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February 25, 2016 9:21 AM

Elizabeth D'Dlugos sits among the equipment and leftover inventory from her bakery, Albert's European Pastry Shop, after permanently closing the doors earlier this month — one of a handful of businesses to recently do the same.

It’s a sad day when a business has to shut its doors, but that’s a terrible decision more and more Lloydminster business owners are forced to make during these rough economic times.
At least that was the case for Elizabeth D’Dlugos when she hung a sign on the front door of her bakery that stated: “Unfortunately Albert’s European Pastry Shop is closed due to the economy.”
After pouring everything she had into her 101 3602-51 Ave., business for two years, D’Dlugos said she had to shut down earlier this month because she just couldn’t drum up the business.
“Financially we just couldn’t keep it up anymore,” D’Dlugos said.
“We just put so much money in this business and were never able to take a penny out.”
Albert’s European Pastry Shop — that D’Dlugos described as “very elegant European Style” — employed up to eight people at one point, and specialized in baked goods like cakes, pastries, breads, buns and pretzels.
D’Dlugos said she noticed things getting tougher more than a year ago, only months after opening the doors to her new shop.
Now the dough makers and mixing appliances are up for sale as D’Dlugos tries to salvage what money she can from the operation.
“I tried, I tried, I tried,” a visibly shaken D’Dlugos told the Source.
“We used up all of our credit and we moved money from anywhere and we just can’t possibly go any further,” she said.
“We’re trying to sell everything to try to regain enough money to pay off our debt and see what the future is going to bring, but right now, we’re just standing by and trying to recover some money.”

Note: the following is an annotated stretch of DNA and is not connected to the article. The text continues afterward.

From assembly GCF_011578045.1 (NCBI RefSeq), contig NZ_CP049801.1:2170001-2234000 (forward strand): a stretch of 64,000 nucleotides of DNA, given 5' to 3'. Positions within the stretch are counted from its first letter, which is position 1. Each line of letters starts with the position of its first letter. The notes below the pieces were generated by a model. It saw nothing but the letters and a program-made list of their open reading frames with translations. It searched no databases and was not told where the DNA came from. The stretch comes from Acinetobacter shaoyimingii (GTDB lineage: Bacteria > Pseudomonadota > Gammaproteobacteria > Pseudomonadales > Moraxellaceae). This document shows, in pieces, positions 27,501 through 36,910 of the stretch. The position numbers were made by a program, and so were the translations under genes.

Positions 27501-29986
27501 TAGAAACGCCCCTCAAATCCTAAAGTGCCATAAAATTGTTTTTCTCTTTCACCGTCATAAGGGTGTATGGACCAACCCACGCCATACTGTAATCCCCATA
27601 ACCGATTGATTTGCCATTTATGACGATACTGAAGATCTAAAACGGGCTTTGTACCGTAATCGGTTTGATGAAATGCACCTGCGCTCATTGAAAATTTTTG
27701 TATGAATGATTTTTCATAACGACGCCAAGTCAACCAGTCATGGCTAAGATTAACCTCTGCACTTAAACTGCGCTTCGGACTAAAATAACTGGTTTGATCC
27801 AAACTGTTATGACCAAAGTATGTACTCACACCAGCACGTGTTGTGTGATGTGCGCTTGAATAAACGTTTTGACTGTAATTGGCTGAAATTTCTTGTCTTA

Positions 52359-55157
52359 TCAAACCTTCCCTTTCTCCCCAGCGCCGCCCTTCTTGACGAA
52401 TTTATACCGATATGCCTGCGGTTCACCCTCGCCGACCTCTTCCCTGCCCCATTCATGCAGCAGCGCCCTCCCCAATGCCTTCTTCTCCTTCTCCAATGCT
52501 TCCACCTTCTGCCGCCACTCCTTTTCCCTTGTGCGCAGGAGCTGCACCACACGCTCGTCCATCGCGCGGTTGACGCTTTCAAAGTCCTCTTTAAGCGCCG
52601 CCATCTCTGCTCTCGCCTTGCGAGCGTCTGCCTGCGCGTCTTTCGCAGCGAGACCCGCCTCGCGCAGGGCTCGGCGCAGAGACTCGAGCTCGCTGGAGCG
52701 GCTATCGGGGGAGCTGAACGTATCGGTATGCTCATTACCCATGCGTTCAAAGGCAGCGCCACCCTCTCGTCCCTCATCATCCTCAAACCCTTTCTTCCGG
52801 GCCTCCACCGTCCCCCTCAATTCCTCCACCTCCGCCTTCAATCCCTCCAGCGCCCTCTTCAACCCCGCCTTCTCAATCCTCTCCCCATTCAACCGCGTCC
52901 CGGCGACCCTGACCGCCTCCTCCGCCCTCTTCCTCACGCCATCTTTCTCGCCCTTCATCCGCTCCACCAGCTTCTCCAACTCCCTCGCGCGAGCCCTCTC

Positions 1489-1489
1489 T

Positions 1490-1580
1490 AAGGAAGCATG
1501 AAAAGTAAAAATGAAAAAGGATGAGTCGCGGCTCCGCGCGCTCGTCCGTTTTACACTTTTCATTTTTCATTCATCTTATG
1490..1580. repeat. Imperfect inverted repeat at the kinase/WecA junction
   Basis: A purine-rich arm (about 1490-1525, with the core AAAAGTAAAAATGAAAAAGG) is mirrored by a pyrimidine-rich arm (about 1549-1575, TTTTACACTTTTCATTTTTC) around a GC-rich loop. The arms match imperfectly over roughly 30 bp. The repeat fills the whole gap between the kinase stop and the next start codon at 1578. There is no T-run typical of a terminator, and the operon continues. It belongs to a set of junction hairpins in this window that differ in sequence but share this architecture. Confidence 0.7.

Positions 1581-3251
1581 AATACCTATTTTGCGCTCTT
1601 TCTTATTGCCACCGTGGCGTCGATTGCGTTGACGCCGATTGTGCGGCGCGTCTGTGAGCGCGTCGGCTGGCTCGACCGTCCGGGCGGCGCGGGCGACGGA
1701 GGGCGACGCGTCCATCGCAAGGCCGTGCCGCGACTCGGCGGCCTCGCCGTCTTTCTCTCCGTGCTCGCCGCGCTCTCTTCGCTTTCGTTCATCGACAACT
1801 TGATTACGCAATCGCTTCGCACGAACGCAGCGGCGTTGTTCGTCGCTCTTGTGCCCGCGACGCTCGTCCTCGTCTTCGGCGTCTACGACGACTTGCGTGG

Albert’s European Pastry Shop isn’t the only place that’s gone out of business recently, said Daniel Hobson, economic development officer with Lloydminster Economic Development (LED), said.
LED often asks local businesses to do exit interviews as a way to keep track of the amount of people losing their jobs and to see why the businesses are closing.
Hobson said they’ve done two exit interviews in February alone and have another one coming up tomorrow.
“Some of it is the obvious, the economy,” he said, referring to the reasons some of the shop owners are shutting down their operations.
“Some of it is built on the economy, the crime pick up as well — some people who were humming and hawing about shutting down, they just felt with the way things are, now is the time.”
Menchie’s Frozen Yogurt was the latest victim, and shut its doors earlier this week.
Owner Jason Biagi agreed to talk to the Source after the landlord changed the locks on his store, but failed to return calls.
The Source asked the City of Lloydminster for information about the status of local businesses and licences, but it was not available as of press time Wednesday.

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